U.S. diplomats not pushing Colombia on workers’ rights

WASHINGTON – Overburdened U.S. diplomats are not pushing the Colombian government to live up to its written commitments on workers’ rights and other rights that Colombia agreed to fulfill to win a so-called “free trade” pact, Colombian and U.S. witnesses told lawmakers on Oct. 24.

As a result, among other problems, there have been no prosecutions of murderers of unionists and union leaders in the Latin American nation in the two years since the treaty, called DR-CAFTA, took effect, AFL-CIO trade specialist Celeste Drake says.

U.S. Embassy personnel respond to reports, from both U.S. and Colombian unions and workers representatives, about death threats, kidnappings, intimidation and more, she said. They present the complaints to their Colombian counterparts, but “they never hear back and we never hear from them again,” Drake said.

That includes the recent murder of Sintrinalgo union leader Juan Carlos Perez Munoz, she added. Neither his union nor the embassy ever got answers to their demands for an investigation.

“But the way to deter threats and violence is swift and effective justice,” she said.

The issue is important to U.S. unions, since Colombia has the lowest rate of unionization, four percent, in the Western Hemisphere, and approximately 3,000 unionists have been murdered in the last two decades of its 50-year civil war. That record didn’t stop the Obama administration from implementing the trade pact.

But Democratic lawmakers set a condition for the pact: That Colombia meet internationally recognized worker rights and human rights standards, and Drake said it’s not. The lack of prosecutions is just the most-notable omission, she added.

In a statement submitted to lawmakers, the Colombian government touted its progress on human rights and economic development, particularly for oppressed Afro-Caribbean Colombians. But it did not mention labor rights. Drake differed.

“If this is success, I’d hate to see what failure would be,” she told Press Associates Union News Service afterwards.

Drake and other witnesses told Congress’ Tom Lantos Human Rights Commission that Colombia’s government, even under presumably more liberal President Juan Manuel Santos, has fallen down on the job in terms of protecting human rights, including worker rights. “It’s deplorable,” Drake said.

And while Colombia’s government is in talks with the main rebel organization, FARC, to end the war, the killings continue. Two days before the hearing, the body of a Medellin-area human rights activist, Diana Marcela Morales Arenas, was found with her throat cut in Batea Seca, a rural area within the municipality of Angostura.

Right-wing paramilitary forces, including those hired by multi-national corporations, have carried out the overwhelming majority of the murders and threats against unionists. Their violence made Colombia the most dangerous nation in the world for union members and activists.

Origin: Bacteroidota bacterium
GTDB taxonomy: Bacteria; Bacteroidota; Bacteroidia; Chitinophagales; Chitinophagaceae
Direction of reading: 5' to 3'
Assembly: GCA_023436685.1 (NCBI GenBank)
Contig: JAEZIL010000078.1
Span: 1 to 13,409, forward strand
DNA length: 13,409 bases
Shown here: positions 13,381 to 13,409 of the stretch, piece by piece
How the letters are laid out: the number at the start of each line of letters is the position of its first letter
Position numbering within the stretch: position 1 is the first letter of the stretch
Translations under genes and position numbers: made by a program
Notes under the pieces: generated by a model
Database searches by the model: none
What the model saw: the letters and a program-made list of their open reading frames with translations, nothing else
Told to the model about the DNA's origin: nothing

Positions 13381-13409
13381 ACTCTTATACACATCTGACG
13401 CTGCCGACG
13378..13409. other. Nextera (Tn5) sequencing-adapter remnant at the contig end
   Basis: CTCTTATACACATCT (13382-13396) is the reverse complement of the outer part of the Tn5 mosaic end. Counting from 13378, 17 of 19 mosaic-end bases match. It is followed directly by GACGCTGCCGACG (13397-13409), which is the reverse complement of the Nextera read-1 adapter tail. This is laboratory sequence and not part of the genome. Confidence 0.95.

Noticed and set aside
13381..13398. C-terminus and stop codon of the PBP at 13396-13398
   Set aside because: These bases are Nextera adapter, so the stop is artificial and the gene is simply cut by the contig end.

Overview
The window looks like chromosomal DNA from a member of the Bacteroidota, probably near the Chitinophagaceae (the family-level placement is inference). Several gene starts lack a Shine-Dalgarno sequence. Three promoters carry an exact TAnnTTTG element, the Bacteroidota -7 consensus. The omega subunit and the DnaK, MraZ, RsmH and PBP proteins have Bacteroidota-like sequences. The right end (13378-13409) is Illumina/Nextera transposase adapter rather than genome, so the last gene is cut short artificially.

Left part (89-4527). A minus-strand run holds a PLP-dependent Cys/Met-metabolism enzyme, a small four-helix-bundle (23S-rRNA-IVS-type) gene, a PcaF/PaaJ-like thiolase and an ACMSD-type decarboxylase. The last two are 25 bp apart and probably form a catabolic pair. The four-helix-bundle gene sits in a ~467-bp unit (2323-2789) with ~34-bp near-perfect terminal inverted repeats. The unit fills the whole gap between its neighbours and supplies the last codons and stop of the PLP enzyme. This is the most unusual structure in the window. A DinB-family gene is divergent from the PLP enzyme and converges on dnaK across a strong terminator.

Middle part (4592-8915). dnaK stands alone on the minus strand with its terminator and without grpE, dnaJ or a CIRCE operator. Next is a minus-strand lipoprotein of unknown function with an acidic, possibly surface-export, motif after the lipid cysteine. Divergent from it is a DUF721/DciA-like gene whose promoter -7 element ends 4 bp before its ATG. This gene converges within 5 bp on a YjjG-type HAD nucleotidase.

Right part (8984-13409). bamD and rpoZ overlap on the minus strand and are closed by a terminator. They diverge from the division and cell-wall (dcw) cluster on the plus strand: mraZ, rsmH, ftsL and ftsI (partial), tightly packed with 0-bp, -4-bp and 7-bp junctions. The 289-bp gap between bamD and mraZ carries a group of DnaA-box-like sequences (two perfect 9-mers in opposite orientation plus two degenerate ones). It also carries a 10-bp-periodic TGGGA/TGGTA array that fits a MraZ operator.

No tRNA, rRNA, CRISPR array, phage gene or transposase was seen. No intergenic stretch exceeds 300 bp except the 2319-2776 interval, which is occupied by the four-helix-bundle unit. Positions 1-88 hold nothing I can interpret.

Colombia’s security services and military often aided in the repression, testimony in several court cases and before commissions shows. Recently, the military pushed a law through the Colombian Congress and got Santos to sign it, expanding its internal security power. But on Oct. 23, by a 5-4 vote, Colombia’s Constitutional Court tossed it.

Had the court not done so, “the country would have gone backwards by 30 years,” another witness told lawmakers.

The Colombian DR-CAFTA’s labor side pact also has “no provision at all for union recognition and there’s no process under the law for follow-up” by U.S. officials, Drake testified. “The goal” of worker rights “was good, but there seems to be too many problems of implementation,” she added.

“Local labor negotiators have told our workers that virtually any kind of (worker) sub-contracting” will aid them and meet the side pact’s terms, Drake said. “That’s what the Colombian Department of Labor believes, but workers know better.”

To put teeth into the worker rights promises, Colombia “needs to fix the law and they need to collect the fines” firms now incur for breaking even the Latin American nation’s own weak worker protections, she told PAI later. Those fines total $139 million.

Sympathetic lawmakers sponsoring the hearing promised to put more pressure on Colombia, including through the embassy. “When you’re talking about constructing peace and about negotiations, you’re talking about more actors than just the government and FARC,” said Rep. Jim McGovern, D-Mass., the hearing co-chair.

“We’ll continue to monitor the human rights situation. We’ll continue to pressure the Colombian government where necessary. And we’ll continue to pressure the U.S. government to pressure the Colombian government, where necessary.” They’ll even pressure FARC, when necessary, he added.

Photo: Hundreds of thousands are participating in a national strike in Colombia that has entered its eigth day. Marcha Patriotica/Commondreams.org


Mark Gruenberg
Mark Gruenberg

Mark Gruenberg is head of the Washington, D.C., bureau of People's World. He is also the editor of Press Associates Inc. (PAI), a union news service in Washington, D.C. that he has headed since 1999. Previously, he worked as Washington correspondent for the Ottaway News Service, as Port Jervis bureau chief for the Middletown, NY Times Herald Record, and as a researcher and writer for Congressional Quarterly. Mark obtained his BA in public policy from the University of Chicago and worked as the University of Chicago correspondent for the Chicago Daily News.